If you use nullable types in C# (e.g., int?, double?, boolean?, etc.) you may be interested to know that C# has a special operator for handling what to do if a value is null. It is called the null-coalescing operator. It works like this . . .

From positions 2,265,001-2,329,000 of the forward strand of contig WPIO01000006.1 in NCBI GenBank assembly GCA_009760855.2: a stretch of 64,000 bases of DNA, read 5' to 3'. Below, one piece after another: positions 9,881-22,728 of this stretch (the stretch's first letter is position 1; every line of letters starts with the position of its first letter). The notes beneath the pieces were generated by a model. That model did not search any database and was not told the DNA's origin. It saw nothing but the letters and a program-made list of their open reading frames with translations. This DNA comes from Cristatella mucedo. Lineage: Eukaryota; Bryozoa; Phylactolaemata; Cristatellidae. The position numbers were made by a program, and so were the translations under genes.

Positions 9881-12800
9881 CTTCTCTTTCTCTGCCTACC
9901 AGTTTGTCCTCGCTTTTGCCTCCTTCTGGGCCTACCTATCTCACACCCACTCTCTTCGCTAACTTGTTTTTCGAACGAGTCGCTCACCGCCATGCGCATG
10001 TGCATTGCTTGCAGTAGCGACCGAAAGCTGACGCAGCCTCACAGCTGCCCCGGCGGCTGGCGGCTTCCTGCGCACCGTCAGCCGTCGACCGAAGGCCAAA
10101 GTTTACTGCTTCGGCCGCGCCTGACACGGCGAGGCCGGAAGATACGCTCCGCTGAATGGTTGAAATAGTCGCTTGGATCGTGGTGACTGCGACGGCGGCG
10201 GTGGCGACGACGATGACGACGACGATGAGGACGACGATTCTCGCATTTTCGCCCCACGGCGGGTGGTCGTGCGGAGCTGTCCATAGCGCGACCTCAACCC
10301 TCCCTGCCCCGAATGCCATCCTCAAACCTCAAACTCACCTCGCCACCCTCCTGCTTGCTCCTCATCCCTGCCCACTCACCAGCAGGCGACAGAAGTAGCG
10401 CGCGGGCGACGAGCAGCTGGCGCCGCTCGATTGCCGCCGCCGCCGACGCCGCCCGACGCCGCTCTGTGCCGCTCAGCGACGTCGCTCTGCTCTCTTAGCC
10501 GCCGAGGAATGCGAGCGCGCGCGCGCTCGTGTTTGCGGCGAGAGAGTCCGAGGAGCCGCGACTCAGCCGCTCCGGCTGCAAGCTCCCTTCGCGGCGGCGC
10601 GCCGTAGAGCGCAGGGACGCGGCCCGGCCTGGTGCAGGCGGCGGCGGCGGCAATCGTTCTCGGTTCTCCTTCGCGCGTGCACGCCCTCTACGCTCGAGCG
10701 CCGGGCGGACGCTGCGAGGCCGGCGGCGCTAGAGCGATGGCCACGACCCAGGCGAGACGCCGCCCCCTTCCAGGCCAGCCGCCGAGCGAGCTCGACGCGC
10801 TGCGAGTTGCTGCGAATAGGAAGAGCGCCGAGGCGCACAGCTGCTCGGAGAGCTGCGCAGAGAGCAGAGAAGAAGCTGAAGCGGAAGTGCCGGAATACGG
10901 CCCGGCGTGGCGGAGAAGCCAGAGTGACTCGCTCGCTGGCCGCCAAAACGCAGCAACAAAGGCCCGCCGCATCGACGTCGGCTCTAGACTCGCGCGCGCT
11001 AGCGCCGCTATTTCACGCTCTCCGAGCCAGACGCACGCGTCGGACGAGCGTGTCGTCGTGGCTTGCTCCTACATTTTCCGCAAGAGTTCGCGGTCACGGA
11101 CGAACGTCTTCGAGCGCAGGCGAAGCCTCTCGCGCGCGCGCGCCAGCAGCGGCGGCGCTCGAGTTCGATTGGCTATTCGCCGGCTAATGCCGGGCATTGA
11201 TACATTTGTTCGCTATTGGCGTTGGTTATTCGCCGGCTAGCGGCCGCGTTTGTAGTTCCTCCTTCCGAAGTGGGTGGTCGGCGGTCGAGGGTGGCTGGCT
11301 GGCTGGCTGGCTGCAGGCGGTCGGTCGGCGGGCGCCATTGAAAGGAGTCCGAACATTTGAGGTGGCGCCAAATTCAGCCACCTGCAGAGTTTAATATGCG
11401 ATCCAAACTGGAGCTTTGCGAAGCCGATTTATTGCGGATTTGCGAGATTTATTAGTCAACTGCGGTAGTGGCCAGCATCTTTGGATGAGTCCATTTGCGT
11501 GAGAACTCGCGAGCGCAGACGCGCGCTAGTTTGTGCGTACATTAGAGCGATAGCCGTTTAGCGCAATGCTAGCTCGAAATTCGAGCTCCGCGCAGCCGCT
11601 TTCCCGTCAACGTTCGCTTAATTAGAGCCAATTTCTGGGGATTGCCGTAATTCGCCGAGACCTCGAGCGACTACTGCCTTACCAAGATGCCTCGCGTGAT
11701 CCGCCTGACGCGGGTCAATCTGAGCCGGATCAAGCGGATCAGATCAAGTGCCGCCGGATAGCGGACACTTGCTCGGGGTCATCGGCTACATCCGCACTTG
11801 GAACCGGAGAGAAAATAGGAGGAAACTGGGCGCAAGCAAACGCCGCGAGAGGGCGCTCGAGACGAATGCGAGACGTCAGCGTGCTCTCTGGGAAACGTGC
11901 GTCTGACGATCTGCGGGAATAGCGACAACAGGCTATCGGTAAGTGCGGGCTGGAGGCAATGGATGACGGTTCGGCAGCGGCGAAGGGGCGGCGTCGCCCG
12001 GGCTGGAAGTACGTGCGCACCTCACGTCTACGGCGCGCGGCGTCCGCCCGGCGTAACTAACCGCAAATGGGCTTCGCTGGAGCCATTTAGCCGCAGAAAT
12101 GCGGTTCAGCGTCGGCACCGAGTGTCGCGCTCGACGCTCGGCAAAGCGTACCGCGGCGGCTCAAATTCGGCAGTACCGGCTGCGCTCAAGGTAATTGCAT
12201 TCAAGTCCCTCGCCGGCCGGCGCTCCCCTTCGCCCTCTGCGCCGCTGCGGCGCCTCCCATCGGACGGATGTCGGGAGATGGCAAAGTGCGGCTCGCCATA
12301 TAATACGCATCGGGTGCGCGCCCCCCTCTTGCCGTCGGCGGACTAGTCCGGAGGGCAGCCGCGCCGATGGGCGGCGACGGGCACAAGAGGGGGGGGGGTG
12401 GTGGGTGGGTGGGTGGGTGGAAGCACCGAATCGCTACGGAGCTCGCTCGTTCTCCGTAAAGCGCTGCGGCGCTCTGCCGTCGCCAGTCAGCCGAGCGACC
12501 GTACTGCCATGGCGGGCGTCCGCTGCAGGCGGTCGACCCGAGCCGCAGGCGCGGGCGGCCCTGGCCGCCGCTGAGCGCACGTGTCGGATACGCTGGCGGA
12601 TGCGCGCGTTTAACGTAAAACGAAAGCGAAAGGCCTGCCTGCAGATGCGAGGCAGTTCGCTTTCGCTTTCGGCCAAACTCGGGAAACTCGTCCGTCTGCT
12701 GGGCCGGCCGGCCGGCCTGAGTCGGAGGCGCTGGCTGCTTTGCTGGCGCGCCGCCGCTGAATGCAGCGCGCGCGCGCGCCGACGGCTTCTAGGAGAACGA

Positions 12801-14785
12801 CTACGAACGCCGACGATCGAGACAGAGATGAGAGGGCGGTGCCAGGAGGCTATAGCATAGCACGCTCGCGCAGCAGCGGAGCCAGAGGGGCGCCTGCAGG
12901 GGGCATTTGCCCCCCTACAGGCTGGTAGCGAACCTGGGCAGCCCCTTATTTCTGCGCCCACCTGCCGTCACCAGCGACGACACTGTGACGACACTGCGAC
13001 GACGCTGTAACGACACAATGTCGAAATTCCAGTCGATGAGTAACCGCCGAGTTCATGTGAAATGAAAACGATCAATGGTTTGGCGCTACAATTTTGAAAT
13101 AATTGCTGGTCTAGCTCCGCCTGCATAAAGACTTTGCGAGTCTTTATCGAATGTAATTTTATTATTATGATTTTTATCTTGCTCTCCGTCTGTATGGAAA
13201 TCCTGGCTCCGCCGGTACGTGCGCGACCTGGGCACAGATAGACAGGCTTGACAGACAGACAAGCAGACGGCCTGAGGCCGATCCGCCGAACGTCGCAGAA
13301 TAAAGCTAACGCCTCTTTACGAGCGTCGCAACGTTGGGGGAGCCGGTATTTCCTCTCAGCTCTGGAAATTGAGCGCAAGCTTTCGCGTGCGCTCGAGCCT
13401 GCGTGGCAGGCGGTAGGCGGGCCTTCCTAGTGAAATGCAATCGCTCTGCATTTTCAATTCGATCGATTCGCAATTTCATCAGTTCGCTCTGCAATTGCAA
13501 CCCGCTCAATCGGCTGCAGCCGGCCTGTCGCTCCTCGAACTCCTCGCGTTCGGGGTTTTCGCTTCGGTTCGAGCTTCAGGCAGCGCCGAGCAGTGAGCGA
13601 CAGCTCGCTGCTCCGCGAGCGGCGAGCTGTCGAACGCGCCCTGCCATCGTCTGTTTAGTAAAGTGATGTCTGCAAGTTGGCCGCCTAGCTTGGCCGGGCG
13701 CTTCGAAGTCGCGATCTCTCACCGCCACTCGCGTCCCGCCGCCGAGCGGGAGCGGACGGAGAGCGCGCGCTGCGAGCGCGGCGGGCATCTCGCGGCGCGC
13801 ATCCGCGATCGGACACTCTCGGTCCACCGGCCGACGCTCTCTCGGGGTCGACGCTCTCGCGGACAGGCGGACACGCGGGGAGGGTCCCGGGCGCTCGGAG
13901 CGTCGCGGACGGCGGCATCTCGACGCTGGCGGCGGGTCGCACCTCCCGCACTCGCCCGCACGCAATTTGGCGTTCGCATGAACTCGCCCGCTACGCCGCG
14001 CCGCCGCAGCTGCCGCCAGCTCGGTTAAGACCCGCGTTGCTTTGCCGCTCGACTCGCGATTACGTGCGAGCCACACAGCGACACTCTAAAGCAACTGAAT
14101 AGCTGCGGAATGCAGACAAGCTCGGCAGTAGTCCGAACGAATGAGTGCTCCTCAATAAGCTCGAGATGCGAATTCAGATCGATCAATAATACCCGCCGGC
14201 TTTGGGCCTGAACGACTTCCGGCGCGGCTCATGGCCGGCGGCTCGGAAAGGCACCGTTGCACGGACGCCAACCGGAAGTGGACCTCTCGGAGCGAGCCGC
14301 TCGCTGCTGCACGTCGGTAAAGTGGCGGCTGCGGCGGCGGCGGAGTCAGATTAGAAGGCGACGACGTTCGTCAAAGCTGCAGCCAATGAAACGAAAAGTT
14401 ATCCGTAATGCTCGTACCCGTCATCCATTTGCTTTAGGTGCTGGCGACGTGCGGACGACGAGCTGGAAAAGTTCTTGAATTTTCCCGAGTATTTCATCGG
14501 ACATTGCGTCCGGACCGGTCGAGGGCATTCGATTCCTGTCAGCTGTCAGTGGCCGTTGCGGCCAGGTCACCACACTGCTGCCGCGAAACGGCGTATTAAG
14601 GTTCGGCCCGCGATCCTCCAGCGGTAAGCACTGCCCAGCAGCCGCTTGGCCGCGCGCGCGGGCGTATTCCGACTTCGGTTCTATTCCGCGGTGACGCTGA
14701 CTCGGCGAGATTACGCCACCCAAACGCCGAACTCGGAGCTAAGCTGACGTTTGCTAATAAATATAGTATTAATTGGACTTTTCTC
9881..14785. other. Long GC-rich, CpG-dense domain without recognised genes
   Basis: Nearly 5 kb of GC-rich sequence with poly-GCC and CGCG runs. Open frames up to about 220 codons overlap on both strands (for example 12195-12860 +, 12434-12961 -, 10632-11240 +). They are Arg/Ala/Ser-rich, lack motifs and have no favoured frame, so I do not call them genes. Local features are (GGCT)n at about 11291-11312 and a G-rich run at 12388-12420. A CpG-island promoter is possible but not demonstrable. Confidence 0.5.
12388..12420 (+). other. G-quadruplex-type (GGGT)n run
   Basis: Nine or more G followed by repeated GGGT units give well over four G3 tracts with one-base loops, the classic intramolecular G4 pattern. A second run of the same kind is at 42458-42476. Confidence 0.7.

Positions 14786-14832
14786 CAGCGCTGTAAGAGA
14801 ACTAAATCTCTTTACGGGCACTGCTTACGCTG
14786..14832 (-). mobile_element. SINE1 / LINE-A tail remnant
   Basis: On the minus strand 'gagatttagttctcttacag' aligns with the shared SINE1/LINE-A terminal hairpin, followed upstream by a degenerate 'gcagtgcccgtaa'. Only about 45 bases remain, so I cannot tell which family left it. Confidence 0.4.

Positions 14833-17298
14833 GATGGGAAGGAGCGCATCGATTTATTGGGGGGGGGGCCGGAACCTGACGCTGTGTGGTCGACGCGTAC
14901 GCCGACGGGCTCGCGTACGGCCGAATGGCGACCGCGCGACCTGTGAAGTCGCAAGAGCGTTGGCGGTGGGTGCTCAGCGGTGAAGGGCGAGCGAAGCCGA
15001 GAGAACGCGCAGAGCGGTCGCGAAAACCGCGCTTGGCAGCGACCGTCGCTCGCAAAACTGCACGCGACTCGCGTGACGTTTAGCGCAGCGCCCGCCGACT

int? x = null; int y = x ?? -1;
If x is null, then the value on the right side of the ?? will be used; otherwise, it will use the value of x to assign to y in the example above.
So, you don’t need to do things like this anymore . . .
int y = (x == null) ? x : -1;